MacRae: This board is a flat-water machine. It’s very predictable, fast, and has a good glide. The board accelerated well and was not difficult to keep at a high rate of speed. It doesn’t feel wide, but it’s very stable. Best suited for small paddlers looking for a stable, fast board, or for medium and large paddlers looking for a fast flat-water board.
Don: Great glide and tracking, and very comfortable in the draft train. It seemed to take a little more effort to make small direction changes than the others. This board is fine for m weight, but for a one-board quiver I’d lean more towards the Bark, All Star, or Javelin.
Ford: This is one of the most solid boards out there. It just feels incredible to paddle. It’s the perfect combo between a board that is fast and a board that’s quick- it can accelerate really well, but can also hold a fast pace no problem. Great board. This is best for someone who’s really looking to get faster. Its stability will throw you off at first if you aren’t used to narrower boards, but once you get used to it, I don’t think you could go wrong.

Click to go to bigwinds.com

 

 

 

Big Winds

207 Front Street

Hood River, OR 97031

888-509-4210

www.bigwinds.com

Starboard Astro Inflatables

Of the many disciplines one can pursue in Stand Up Paddling, the Touring Inflatable category has become an increasingly popular one. Using an inflatable SUP for touring has many advantages: easy to travel with, light weight, very durable and stow-able. Starboard has been offering two different touring sizes in their Astro line up, a 14′ and 12’6. These boards are stable and fast, allowing one to show up at any flat body of water, pump up, and go for a casual paddle or more.

Starboard Astro at Big WindsThe Astro Touring boards are a great choice for people who don’t have the space to store a long SUP or don’t have a rig to transport one. They’re for folks who are vacationing to far away places, where wave riding isn’t the primary goal. They’re for the adventurer who is hiking into a remote area for the solitude of paddling where people are few in numbers.

Starboard Astro at Big WindsThese boards are stiff enough to paddle with little to no bounce, when inflated to the recommended pressure of 18 psi. They have enough volume to accommodate any paddler weight, including your favorite SUP buddy or gear for self-support overnighters. I keep a couple of boards on hand in the RV at all times and forget they are even there. We have a 12’6 for my wife and a 14′ for me. We’ll stumble upon places we hadn’t even thought about paddling at and be ready at the drop of the hat. The idea of packing away a 12’6 board and 14′ board and completely forgetting that they are with you is great! They travel by air easily, too! Taking the 12’6 to the Caribbean for touring and snorkeling was one of the best trips I can remember.Starboard Astro at Big Winds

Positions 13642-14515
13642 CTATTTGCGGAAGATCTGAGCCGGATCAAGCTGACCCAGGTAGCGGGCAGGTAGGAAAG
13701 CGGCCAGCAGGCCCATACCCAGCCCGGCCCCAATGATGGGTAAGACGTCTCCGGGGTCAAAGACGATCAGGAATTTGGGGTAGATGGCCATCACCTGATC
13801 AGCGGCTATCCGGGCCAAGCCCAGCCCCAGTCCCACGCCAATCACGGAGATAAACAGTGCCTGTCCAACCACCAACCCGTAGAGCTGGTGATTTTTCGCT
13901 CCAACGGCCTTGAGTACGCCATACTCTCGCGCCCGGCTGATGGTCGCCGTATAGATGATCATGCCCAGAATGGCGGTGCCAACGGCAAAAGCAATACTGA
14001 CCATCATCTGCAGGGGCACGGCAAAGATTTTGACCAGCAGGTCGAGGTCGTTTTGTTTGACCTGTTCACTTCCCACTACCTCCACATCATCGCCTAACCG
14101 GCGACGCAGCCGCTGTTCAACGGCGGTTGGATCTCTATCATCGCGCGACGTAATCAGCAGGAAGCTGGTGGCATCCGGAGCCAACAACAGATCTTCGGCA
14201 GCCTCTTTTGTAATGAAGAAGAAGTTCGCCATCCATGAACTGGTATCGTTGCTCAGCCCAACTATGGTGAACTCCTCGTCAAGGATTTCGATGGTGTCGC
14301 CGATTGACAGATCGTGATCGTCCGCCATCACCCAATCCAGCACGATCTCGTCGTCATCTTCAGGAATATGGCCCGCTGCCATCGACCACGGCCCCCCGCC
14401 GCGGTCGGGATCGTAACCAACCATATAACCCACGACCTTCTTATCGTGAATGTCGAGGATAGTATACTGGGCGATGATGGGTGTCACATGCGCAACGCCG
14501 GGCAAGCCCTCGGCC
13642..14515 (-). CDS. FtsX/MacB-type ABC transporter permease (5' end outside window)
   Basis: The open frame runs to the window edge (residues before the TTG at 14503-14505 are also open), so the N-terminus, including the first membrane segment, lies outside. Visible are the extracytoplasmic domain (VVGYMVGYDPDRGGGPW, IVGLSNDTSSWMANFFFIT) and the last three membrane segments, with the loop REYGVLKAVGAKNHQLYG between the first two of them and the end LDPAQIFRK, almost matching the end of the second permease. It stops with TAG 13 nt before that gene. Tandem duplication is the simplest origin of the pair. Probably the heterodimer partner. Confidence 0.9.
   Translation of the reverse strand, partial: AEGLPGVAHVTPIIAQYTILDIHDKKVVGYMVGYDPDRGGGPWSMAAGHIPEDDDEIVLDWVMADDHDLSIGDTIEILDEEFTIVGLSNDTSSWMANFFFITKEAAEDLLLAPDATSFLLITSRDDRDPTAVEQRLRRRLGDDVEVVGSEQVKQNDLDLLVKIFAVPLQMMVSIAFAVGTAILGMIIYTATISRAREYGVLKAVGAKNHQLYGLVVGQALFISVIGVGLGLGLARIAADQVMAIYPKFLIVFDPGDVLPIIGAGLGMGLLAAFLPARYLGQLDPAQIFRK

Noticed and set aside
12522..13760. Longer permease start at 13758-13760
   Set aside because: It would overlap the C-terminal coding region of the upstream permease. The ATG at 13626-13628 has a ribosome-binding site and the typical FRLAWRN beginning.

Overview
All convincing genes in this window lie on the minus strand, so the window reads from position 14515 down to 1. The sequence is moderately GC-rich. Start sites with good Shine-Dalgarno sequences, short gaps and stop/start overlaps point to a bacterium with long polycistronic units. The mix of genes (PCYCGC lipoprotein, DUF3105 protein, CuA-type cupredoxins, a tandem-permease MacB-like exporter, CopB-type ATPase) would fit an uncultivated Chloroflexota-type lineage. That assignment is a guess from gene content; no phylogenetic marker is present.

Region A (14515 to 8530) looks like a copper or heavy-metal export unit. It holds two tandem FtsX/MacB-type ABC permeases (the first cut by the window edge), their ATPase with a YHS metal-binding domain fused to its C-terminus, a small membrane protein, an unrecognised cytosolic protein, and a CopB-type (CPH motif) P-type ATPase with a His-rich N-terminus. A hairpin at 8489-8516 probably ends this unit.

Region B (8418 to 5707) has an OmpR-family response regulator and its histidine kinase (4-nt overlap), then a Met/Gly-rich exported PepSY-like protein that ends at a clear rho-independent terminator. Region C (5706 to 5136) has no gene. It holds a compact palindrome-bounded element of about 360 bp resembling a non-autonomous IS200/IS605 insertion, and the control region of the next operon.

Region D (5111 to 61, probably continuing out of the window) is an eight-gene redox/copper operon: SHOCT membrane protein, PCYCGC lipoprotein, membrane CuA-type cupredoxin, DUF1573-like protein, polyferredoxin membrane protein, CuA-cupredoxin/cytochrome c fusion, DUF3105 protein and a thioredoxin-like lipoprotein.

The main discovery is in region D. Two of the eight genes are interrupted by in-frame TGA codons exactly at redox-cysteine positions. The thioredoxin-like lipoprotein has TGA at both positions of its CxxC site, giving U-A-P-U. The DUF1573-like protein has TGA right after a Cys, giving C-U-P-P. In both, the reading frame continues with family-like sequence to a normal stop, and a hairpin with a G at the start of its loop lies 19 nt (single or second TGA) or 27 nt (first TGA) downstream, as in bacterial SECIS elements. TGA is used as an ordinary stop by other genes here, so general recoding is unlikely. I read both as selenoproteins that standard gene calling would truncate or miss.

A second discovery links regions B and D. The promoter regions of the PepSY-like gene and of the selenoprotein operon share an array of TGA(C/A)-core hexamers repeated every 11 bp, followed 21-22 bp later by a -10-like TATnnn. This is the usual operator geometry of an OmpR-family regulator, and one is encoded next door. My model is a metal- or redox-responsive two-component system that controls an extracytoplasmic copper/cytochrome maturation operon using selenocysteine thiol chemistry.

The 2014 Starboard Inflatables are still in stock, and we are closing out the 14′ and 12’6 models. When considering size, don’t let the 14′ fool you, it packs down almost as light and as small as the 12’6 and paddles faster, too. Give us a call if you are in the market for a new Touring board, as the inflatable options are better than ever.

-TJ

Click to go to bigwinds.com

 

 

 

Big Winds

207 Front Street

Hood River, OR 97031

888-509-4210

www.bigwinds.com

2014 Starboard Air Born 7’10 x 31.5″

We’ve now had the opportunity to give the 2014 Starboard Air Born a run for its money, and the consensus is in: this board RIPS!

At sub-100 liters, it doesn’t have the float that a traditional SUP Surf shape may have, but this is all part of the evolution. We have riders from 160 to 190 pounds riding the 7’10 x 31.5″ and so far, the performance on the wave outshines the difficulties of paddling it out in less than calm conditions. With your feet basically in the water, staying in a semi-aggressive surf stance is a must and weighting down one rail with a little extra back foot pressure alleviates the wobble one might get when paddling in a side by side stance. The Air Born is designed for smaller, mushy waves, and makes less than ideal conditions fun to surf.